2. Write compelling but relevant information about the page that would draw them in for a visit. And definitely don’t lie about the page because the search engines can see the content and it will have a large “bounce rate”. You don’t want that.
  3. Avoid duplicating the meta description across multiple pages. – This is a classic mistake that most marketers made in the past. Using the same meta-description will cancel out all meta-descriptions on the pages.
  4. Never use quotes. – When a search engine sees a quote, they will cut the rest of the meta-description out.

 

Headers

Header on the page

As you can see, DMI and the Dairy Checkoff is the header of the page.

Headers should be used to pull in the visitor. In other words, you should be using the H1 tags to put emphasis on the headline you want the reader to read.

The search engines are looking to see if the reader stays on the page, reads the headline and looks to click on other parts of the website.

Here’s what it looks like in code.

H1 Code

You can see it is bracketed h1.

If the H1 tag fails and the reader leaves the page, then it will cause a “bounce” increasing your “bounce rate”, which makes the webpage less effective for the keyword in question.

The same could be said for “bolding” text on the page. It does give the search engine a bit more emphasis on the words in bold but if the reader leaves then the search engine will lessen the strength of the page even with the bold keywords.

Now I’m sure you’ve heard about “Meta-Keywords”. These are not really used anymore by the search engines because of all the SEO spamming so I would recommend that you not worry about putting your keywords on the page. You should know what your keywords are for the web page content – you just don’t have to put them on anymore.

What are some of your favorite search engine optimization tips for your pages?

How do you set up a goal in Google Analytics? – Simple SEO

So what’s the best way to set up and use Google Analytics to get more out of your website? Answer one important question and you can be well on your way to understanding more about how your website is working for you and how to adjust it for the future.

Why does your website exist?

If you say, “because people need to find us on the web.” Well, they can do that if you use Facebook, or Twitter or Linkedin.

No, I think your website was meant for more. I consider a website my home base on the web or my “death star.” I have full control (and it is always under construction) and no social network founder can change how it functions for me for the betterment of users.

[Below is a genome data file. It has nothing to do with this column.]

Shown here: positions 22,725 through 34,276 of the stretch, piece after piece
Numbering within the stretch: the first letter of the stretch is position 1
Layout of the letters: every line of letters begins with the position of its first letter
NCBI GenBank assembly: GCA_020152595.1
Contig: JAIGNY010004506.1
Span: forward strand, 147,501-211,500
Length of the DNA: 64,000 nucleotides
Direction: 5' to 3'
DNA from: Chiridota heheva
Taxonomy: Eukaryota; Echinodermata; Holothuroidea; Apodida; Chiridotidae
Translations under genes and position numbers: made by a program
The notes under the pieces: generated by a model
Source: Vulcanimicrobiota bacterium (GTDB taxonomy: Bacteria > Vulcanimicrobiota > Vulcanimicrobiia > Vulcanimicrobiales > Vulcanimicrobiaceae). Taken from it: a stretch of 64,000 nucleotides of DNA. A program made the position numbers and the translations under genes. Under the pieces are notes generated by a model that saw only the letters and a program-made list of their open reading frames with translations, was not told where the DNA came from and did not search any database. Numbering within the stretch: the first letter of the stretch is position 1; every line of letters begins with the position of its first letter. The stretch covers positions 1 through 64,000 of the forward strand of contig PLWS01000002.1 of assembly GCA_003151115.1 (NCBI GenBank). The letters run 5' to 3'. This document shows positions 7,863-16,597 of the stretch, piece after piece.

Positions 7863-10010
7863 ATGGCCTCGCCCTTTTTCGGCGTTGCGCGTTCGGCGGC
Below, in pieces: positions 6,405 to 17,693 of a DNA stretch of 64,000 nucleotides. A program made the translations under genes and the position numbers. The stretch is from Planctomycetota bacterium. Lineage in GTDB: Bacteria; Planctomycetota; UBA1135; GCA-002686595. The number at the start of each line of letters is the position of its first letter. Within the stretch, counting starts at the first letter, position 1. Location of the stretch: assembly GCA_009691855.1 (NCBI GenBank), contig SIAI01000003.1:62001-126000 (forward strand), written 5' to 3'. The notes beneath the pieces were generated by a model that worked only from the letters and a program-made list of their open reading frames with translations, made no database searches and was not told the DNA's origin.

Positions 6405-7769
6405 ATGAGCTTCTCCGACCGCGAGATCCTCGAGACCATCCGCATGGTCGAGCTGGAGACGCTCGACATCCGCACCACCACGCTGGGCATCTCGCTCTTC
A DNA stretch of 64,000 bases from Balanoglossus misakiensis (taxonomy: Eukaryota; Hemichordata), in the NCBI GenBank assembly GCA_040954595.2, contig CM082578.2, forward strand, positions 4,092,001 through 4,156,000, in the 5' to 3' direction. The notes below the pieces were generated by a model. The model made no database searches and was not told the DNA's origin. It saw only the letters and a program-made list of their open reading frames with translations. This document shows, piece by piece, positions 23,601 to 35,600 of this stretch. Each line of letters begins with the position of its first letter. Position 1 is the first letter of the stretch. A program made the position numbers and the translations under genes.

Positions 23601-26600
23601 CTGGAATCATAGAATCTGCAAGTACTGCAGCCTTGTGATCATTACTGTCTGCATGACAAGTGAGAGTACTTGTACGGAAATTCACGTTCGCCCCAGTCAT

If I have full control, then I should be able to put up a “Call To Action” on the website, and be able to measure if it is being successful for me. Whether the call to action is getting their email or selling a product.

Now that I know what my goal of the website is – getting their email or getting them to buy my product – then I can set up a goal inside of Google Analytics to be able to track the success of my goal.

How do you set up a goal in Google Analytics?

google-analytics-select-website

First, go into GA and select your website.

First make sure you have added Google Analytics to your website.  If you have, then it will appear in the list here when you log in.  If you haven’t added Google Analytics to your website, here’s a post on how to add GA to your website.

Select your website and then select the button at the top called Admin.

google-analytics-select-goals

Select Admin at the top right – then you should see Goals on the bottom right hand list.

Then on the bottom right hand list (there should be three columns), you will see “Goals”.  Click on this.

google-analytics-create-goal

Click on “Create A Goal”.

Once you are on the Goals page, you can create up to 4 goal sets with up to 5 goals per set for a total of 20. – You can’t delete a goal so don’t just create them willie-nillie.  You can adjust goals as well.

You’ll want a mix of both your macro goals (large goals – capture email, buy stuff) and micro goals (smaller calls to action – watch a video, download an info graphic, share on social media).

You can set up for a destination – specific web page.
You can set up for duration – a time on site.
You can set up for pages/screens per visit.
You can set up for a specific event to happen – watch a video or download an ebook or share on social media.

google-analytics-goal-detail

This is a destination goal – I want to track after people sign up for email.

Once you have some goals set up – if you can put a money value to these goals all the better but that takes knowing what an email is worth acquiring – then you can actually start measuring how your website is performing.  We’ll go over the Google Analytics dashboard and which reports are worth watching and making adjustments for in upcoming posts.

Do you have any favorite goals for your website?

Using SEO for Firefox for Your Higher Ed Website

Do you ever wonder why some sites show up for search terms and others just never come up?

I love this quote by on Hubspot’s blog.

Anne Carelli, Digital Communications Manager for Coke. She said:

“Several years ago, Coke realized that Coke.com is not their home page – it is Google.com, digg.com and YouTube. Take the time to keep abreast of what is showing up for your brand in these new social sites and search engines.”

So how do you dominate for keyword search terms.  It’s actually very, very difficult to do but if you want to, you should start with understanding where you are in the first place.

There’s a lot you can learn from a simple free download plugin for Firefox called SEO for Firefox.

Firefox for SEO on Notre Dame Science

After you download this plug-in, do a Google Search for your website.  I’m going to use Notre Dame Science as an example.  Marissa and I just did this the other day for her site so I’m hoping she doesn’t mind.

Here’s what the SEO tool showed us. Continue reading